Japan has had a history of producing wines for thousands of years. The majority of the wine produced, in the past and now, are made from rice. As far back as 718 AD, grape production began in Japan. It wasn’t until about 700 years later that regular wine production began. This came with Jesuit missionaries form Portugal.
Japanese Wine Grape Varieties
Japan has no natural grape varieties, despite the fact the country’s terrain and climate is very favourable to grape production. Some very hardy varietals has been imported from North America, such as the Delaware and Niagara grapes; though not used for large scale wine production, they are available in small batch wines.
There are two varieties that have been cultivated long enough to be considered native viarities, Koshu and Mascat Bailey A. They have developed over centuries and the specific grape only exists in Japan on any scale, these are Japanese grapes.
Muscat Bailey A
This was developed in the 1800’s in the Nigata Prefecture. Master Vintner Zenbei Kawakami hybridised the grape at the Iwanohara Winery. With a very grape juice flavour, the wine is typically used for very sweet wines. Over the past few decades, dried varieties have been developed allowing for much drier wines.
The Muscat Bailey A is also blended with imported grapes to create a Bordeaux style red that is full flavoured and full bodied. Vintners in Japan continue to experiment with this home-grown grape to create new and interesting blends.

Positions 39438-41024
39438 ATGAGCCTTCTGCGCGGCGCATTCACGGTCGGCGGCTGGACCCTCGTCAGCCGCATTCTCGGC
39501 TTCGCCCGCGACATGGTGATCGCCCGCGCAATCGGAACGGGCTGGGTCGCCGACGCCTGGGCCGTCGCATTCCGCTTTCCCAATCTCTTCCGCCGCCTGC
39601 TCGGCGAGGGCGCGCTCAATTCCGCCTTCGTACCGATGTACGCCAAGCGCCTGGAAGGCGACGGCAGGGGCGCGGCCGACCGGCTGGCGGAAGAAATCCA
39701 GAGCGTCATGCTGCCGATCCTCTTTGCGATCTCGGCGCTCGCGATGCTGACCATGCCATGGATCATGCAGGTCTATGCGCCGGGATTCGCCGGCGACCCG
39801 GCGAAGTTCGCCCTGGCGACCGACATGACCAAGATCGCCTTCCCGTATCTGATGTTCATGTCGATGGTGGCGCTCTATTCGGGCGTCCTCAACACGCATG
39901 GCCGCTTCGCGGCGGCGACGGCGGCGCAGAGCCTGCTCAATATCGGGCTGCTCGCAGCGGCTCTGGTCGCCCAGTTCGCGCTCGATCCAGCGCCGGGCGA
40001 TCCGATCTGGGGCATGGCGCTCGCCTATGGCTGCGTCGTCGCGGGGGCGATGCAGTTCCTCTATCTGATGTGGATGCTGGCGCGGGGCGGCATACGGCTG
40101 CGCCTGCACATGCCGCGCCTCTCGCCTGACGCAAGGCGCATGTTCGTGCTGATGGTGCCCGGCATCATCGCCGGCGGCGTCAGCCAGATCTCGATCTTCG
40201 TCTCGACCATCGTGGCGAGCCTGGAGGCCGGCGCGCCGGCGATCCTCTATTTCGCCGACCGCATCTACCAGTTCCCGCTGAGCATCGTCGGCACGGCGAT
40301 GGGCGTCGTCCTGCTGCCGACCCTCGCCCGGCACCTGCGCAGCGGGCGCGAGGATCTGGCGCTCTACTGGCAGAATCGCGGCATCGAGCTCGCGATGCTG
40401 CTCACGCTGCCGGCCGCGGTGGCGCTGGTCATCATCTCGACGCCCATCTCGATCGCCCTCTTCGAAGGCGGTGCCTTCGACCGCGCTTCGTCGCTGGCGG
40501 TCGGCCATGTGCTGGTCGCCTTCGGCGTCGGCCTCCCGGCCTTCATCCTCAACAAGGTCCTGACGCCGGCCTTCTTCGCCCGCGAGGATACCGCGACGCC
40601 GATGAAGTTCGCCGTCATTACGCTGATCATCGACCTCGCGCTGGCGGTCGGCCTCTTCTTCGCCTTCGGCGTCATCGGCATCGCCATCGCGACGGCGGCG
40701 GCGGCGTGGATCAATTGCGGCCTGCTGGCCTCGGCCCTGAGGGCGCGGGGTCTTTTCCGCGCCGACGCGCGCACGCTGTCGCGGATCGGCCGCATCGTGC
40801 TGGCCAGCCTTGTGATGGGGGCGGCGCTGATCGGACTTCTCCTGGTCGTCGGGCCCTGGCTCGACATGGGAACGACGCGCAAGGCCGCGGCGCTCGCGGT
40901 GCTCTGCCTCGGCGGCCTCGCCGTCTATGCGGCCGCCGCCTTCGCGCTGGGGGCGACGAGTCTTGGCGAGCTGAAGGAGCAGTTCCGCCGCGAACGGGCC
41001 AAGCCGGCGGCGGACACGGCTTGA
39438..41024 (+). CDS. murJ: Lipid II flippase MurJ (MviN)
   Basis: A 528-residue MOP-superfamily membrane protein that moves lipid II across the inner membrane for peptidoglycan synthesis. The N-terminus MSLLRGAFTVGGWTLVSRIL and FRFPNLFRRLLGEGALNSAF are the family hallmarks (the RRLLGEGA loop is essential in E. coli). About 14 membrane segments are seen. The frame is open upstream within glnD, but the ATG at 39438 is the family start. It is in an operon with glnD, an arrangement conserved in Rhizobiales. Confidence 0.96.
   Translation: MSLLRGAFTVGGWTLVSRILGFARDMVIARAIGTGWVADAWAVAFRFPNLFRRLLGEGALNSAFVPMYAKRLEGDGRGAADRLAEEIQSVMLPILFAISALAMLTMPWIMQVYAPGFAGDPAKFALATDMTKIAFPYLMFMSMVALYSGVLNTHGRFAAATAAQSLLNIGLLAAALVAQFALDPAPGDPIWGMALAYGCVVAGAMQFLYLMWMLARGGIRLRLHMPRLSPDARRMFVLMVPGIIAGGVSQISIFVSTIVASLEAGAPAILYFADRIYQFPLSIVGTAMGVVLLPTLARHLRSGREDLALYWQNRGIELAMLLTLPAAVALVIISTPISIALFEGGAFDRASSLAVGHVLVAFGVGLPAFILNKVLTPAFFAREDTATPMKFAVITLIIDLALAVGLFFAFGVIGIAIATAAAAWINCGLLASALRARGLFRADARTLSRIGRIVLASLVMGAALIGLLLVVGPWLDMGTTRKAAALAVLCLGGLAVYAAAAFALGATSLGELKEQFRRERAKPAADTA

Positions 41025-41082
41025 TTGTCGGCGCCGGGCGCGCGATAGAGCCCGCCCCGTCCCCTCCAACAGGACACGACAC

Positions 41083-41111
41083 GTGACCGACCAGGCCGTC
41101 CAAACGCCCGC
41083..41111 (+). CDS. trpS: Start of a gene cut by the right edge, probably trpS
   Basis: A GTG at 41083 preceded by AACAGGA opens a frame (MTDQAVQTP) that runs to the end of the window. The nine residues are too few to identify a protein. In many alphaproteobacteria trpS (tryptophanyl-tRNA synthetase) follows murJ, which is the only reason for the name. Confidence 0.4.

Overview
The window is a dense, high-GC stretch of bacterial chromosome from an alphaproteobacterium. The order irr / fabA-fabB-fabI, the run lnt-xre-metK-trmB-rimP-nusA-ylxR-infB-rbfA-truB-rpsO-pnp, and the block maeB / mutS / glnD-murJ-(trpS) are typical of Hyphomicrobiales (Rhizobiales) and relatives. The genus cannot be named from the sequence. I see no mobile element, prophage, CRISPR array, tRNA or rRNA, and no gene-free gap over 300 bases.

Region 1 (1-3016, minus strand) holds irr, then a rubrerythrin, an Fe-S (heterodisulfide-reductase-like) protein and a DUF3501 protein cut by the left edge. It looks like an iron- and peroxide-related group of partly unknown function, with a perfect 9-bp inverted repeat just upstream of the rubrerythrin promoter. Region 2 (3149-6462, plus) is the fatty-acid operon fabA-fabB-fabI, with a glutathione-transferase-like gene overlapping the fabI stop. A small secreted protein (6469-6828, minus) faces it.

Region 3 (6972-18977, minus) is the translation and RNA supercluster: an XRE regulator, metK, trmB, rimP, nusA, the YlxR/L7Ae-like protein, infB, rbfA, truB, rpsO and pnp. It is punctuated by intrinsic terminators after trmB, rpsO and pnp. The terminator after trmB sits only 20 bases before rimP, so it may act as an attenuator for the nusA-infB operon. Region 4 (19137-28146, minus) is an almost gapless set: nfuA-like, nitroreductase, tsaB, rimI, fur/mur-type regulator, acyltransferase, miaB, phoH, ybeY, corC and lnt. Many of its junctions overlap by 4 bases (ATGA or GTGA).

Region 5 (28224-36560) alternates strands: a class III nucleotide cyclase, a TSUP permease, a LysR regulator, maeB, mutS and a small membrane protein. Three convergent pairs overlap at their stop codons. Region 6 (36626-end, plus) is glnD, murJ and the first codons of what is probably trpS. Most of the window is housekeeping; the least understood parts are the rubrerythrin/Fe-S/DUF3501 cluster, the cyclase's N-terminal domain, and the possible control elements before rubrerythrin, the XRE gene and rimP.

A white wine grape, is believed to have been imported over a thousand years ago, via the Silk Road. It is a European derived grape with a very thick skin that can withstand the wet Japanese summer.
The wines have a fruity bouquet with overtones of citrus and peach. Because it is a softly flavoured wine, it pairs well with Japanese cuisine that is famous for fish and delicate spices and tastes. The Koshu produces a pale, straw coloured wine that has a lovely golden heart when poured into a glass.
The Future of Wine-making in Japan
The Japanese have been making wine for a long time, but it is still rice wine and beer that they prefer as a culture. Nonetheless, the easy importation of wines from around the world, as well as the explosion of wine production in (relatively) nearby New Zealand and Australia, has increased the availability of excellent wines.
One can expect that Japanese winemakers will continue to blend their own grapes with imported fruits to create more flavours. As time goes on, more varieties will be created in the country that are especially suited to the climate.
At the moment, the Japanese vineyards are producing some excellent wines that are most particularly prized for their small batch, hand-crafted qualities. For the wine lover, these are wines that are worth tasting.
Of course, there is always sake, Japanese rice wine, that, while not technically a wine, reflects the culture of this island nation in every glass.